Cat senses

Cat senses are adaptations that allow cats to be highly efficient predators. Cats are good at detecting movement in low light, have an acute sense of hearing and smell, and their sense of touch is enhanced by long whiskers that protrude from their heads and bodies. These senses evolved to allow cats to hunt effectively at night.

Dazzled and Deceived

Dazzled and Deceived: Mimicry and Camouflage is a 2009 book on camouflage and mimicry, in nature and military usage, by the science writer and journalist Peter Forbes. It covers the history of these topics from the 19th century onwards, describing the discoveries of Henry Walter Bates, Alfred Russel Wallace and Fritz Müller, especially their studies of butterflies in the Amazon. The narrative also covers 20th-century military camouflage, begun by the painter Abbot Thayer who advocated disruptive coloration and countershading and continued in the First World War by the zoologist John Graham Kerr and the marine artist Norman Wilkinson, who developed dazzle camouflage. In the Second World War, the leading expert was Hugh Cott, who advised the British army on camouflage in the Western Desert.

The book was well received by critics, both military historians and biologists, and won the 2011 Warwick Prize for Writing.

Deception in animals

Deception in animals is the transmission of misinformation by one animal to another, of the same or different species, in a way that propagates beliefs that are not true. Deception in animals does not automatically imply a conscious act, but can occur at different levels of cognitive ability.

Mimicry and camouflage enable animals to appear to be other than they are. Prey animals may appear as predators, or vice versa; both predators and prey may be hard to see (crypsis), or may be mistaken for other objects (mimesis). In Batesian mimicry, harmless animals may appear to be distasteful or poisonous. In automimicry, animals may have eyespots in less important parts of the body than the head, helping to distract attack and increase the chance of survival.

In more active forms of anti-predator adaptation, animals may feign death when they detect a predator, or may quickly conceal themselves or take action to distract a predator, such as when a cephalopod releases ink. In deimatic behaviour, a harmless animal adopts a threatening pose or displays startling, brightly coloured parts of its body to startle a predator or rival.

Some animals may use tactical deception, with behaviour that is deployed in a way that other animals misinterpret what is happening to the advantage of the agent. Some of the evidence for this is anecdotal, but in the great apes in particular, experimental studies in ethology suggest that deception is actively practised by some animals.


Dictyoptera (from Greek δίκτυον diktyon "net" and πτερόν pteron "wing") is an insect superorder that includes two extant orders of polyneopterous insects: the order Blattodea (termites and cockroaches together) and the order Mantodea (mantises), along with one extinct order, the Alienoptera. While all modern Dictyoptera have short ovipositors, the oldest fossils of Dictyoptera have long ovipositors, much like members of the Orthoptera.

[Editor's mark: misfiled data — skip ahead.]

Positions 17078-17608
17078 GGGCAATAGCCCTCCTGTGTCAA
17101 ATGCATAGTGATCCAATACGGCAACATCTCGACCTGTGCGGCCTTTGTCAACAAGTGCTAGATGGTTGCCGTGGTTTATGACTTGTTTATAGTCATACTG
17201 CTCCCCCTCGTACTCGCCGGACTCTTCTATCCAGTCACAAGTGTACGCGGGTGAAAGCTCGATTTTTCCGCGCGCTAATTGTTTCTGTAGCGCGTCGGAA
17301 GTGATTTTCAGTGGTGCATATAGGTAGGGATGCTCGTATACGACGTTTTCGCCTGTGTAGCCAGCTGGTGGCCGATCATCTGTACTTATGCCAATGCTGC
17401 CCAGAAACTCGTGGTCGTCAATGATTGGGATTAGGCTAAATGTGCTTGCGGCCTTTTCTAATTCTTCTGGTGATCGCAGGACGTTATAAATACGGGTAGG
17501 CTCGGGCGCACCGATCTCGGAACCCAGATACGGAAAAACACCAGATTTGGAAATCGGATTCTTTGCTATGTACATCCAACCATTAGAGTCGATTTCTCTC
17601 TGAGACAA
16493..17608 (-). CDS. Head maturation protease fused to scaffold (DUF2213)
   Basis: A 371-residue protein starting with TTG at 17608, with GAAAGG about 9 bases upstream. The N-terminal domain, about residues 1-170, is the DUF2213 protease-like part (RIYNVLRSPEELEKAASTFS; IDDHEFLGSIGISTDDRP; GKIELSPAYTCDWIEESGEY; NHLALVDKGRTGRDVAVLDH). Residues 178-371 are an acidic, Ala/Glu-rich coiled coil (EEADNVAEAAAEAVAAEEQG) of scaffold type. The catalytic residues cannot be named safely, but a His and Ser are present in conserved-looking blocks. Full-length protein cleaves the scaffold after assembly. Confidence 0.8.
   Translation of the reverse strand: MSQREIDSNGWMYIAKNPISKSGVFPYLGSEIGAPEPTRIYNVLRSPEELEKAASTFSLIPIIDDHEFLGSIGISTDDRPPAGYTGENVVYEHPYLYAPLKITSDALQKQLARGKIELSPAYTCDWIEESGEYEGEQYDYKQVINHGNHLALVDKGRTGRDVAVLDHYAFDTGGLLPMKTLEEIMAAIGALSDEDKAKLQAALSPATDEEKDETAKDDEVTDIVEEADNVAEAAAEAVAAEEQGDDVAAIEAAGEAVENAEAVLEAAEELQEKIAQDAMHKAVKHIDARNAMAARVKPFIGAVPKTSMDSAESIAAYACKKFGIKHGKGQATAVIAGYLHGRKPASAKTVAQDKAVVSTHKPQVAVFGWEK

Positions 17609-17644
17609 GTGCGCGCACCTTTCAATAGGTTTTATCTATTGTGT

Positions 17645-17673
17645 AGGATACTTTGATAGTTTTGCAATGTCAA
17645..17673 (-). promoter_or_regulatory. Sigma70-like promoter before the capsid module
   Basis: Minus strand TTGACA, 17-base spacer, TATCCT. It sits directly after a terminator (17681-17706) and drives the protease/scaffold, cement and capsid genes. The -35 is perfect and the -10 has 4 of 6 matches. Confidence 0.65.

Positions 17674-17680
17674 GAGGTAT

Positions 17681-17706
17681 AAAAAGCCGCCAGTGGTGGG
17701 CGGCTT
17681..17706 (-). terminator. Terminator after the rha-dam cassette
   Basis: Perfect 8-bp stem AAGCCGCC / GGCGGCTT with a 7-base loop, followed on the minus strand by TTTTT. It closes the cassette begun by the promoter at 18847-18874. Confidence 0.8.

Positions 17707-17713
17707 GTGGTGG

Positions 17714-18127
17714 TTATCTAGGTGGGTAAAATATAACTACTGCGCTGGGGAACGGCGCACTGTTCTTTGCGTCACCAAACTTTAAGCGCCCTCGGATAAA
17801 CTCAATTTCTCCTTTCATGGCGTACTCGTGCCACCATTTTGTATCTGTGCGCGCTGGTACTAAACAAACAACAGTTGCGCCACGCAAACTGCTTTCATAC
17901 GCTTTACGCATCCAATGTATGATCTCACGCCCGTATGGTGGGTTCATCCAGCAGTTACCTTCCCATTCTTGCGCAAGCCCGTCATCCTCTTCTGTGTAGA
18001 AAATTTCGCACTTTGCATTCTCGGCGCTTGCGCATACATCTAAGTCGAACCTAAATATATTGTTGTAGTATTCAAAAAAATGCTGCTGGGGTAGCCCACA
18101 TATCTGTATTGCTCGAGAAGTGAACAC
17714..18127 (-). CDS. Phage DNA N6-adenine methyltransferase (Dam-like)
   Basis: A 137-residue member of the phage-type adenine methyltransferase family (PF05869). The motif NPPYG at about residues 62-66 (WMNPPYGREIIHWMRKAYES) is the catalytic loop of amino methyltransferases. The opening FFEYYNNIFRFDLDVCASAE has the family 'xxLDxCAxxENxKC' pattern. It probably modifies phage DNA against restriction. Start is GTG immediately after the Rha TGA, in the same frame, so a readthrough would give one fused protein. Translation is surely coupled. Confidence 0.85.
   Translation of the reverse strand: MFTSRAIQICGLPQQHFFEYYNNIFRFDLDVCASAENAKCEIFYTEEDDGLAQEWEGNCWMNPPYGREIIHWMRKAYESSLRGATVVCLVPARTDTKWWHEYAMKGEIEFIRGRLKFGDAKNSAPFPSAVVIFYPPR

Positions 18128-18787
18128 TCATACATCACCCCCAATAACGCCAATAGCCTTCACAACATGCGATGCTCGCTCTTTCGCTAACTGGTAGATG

Diprion pini

Diprion pini, the common pine sawfly, is a sawfly species in the genus Diprion. It is a serious pest of economic forestry, capable of defoliating large areas of pine forest. Since it feeds until late in the autumn, affected trees are weakened and often die in the subsequent winter. The species is found all across Europe, with outliers elsewhere. It affects the Scots pine, mountain pine, eastern white pine, radiata, Lodgepole pine and black pine. Scots pines are not generally killed by a single defoliation, but weakened trees may suffer increased attack by bark beetles, buprestid beetles, and pine weevils, which can kill trees, as can repeated defoliation.

Energy flow (ecology)

In ecology, energy flow, also called the calorific flow, refers to the flow of energy through a food chain, and is the focus of study in ecological energetics. In an ecosystem, ecologists seek to quantify the relative importance of different component species and feeding relationships.

A general energy flow scenario follows:

Solar energy is fixed by the photoautotrophs, called primary producers, like green plants. Primary consumers absorb most of the stored energy in the plant through digestion, and transform it into the form of energy they need, such as adenosine triphosphate (ATP), through respiration. A part of the energy received by primary consumers, herbivores, is converted to body heat (an effect of respiration), which is radiated away and lost from the system. The loss of energy through body heat is far greater in warm-blooded animals, which must eat much more frequently than those that are cold-blooded. Energy loss also occurs in the expulsion of undigested food (egesta) by excretion or regurgitation.